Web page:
I've seen other commenters say this, but I think it's especially applicable to this discussion: Boston, where it's better to be right than helpful.

    If I were a signmaker...

    Every time a complaint like this was lodged I'd make a perfect replacement immediately. Then I'd make a replacement for another street with completely random spacing and typeface, just to drive the sign vigilante nuts.

    A waste of money? Perhaps, but so is replacing a completely legible sign with an only incrementally more legible sign.

    Someone needs to get a

    Someone needs to get a life
    Walking around a very high crime area with drugged sickend people taking their kids to the clinic and this is what they are complaining about. High level of b and e crimes there as well

    At least both the major and

    At least both the major and cross street are identified in the city of Boston. As a transplant from NYC, I am constantly getting confused in the suburbs when the signage is only too clear on what cross streets I am passing, but gives me no clue about what street I am on.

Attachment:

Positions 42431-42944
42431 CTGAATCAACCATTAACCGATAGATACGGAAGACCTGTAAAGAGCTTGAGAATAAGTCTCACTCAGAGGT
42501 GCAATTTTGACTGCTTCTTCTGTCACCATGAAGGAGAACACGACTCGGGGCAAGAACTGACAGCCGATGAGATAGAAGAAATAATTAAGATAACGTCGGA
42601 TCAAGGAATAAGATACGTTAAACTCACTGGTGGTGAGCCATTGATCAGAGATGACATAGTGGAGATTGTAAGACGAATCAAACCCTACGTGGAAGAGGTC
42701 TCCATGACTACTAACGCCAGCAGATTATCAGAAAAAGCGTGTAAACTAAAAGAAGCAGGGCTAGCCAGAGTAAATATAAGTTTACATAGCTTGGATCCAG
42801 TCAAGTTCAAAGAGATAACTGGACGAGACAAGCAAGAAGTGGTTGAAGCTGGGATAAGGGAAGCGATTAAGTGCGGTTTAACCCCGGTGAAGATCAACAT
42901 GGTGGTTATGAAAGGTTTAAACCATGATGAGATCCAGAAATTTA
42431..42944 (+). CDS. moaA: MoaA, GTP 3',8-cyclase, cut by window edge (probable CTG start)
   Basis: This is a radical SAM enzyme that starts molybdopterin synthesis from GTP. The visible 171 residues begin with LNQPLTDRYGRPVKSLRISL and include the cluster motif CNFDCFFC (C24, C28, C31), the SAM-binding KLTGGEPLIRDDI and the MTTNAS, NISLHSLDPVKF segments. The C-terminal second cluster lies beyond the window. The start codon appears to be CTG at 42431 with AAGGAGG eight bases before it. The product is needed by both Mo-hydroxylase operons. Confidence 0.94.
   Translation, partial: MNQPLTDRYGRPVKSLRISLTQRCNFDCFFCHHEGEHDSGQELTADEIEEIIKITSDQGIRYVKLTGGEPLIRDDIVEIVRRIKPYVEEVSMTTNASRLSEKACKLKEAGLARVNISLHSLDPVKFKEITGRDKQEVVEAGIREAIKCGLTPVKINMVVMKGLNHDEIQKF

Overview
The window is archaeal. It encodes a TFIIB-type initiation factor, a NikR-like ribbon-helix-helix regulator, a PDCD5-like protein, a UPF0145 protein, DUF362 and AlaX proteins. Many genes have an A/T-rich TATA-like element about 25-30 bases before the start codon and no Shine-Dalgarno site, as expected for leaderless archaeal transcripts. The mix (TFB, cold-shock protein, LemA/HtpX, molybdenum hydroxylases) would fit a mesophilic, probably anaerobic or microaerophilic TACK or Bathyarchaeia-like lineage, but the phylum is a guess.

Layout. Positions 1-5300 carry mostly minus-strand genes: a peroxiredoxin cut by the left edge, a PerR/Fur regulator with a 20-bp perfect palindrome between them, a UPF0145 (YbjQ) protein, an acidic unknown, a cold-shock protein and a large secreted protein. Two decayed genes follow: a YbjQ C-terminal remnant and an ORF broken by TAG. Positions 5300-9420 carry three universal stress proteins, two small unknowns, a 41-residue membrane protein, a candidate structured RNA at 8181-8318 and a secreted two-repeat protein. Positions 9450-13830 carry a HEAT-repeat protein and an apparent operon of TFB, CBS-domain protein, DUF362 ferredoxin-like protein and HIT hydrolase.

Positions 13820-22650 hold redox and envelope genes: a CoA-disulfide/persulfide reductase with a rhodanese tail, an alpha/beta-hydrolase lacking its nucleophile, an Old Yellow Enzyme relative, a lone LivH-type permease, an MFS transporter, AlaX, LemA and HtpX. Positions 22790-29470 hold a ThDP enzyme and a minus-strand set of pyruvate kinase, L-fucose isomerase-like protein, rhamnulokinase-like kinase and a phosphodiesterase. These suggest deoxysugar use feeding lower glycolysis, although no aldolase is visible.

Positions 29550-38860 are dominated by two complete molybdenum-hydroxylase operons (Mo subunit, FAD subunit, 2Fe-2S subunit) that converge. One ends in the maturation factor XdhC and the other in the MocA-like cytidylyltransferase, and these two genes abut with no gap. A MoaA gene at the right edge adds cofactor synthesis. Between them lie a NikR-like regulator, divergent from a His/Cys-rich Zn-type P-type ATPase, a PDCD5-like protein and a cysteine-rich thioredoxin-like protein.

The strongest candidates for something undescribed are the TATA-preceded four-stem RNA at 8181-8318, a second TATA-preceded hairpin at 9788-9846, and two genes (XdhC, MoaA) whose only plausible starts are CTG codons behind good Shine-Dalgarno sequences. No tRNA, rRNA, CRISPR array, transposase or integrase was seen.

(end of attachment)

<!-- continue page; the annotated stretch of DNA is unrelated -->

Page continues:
Let me give you the Boston answer

    "If you don't know what street you're on, what the hell are you doing there?"

    You'll have to pardon the Boston suburbs. They labor under the assumption that not only was everyone born there, but nobody would want to move there. If you're the exception, they wonder why you haven't pored through every atlas, map, rulebook and ordinance list before you arrived.

    Isn't that what every intelligent person does before they move anywhere? Doesn't everyone familiarize themselves with ever detail of the town they're relocating to, no matter how seemingly insignificant? How dare you not realize what road you're on, especially when that road name changes five times in two miles?

    Remember, this is a place that greets requests for directions with such gems as "If you turn left where the old Dunkin Donuts sign used to be..." Boston's entire standard operating procedure is based on the assumption that you already know everything about the place, so signage on streets and around rotaries is minimal. Contrast this with New York, which correctly assumes that a lot of people who live and work in the city or visit it haven't done so their whole lives and try to spell things out as plainly as possible.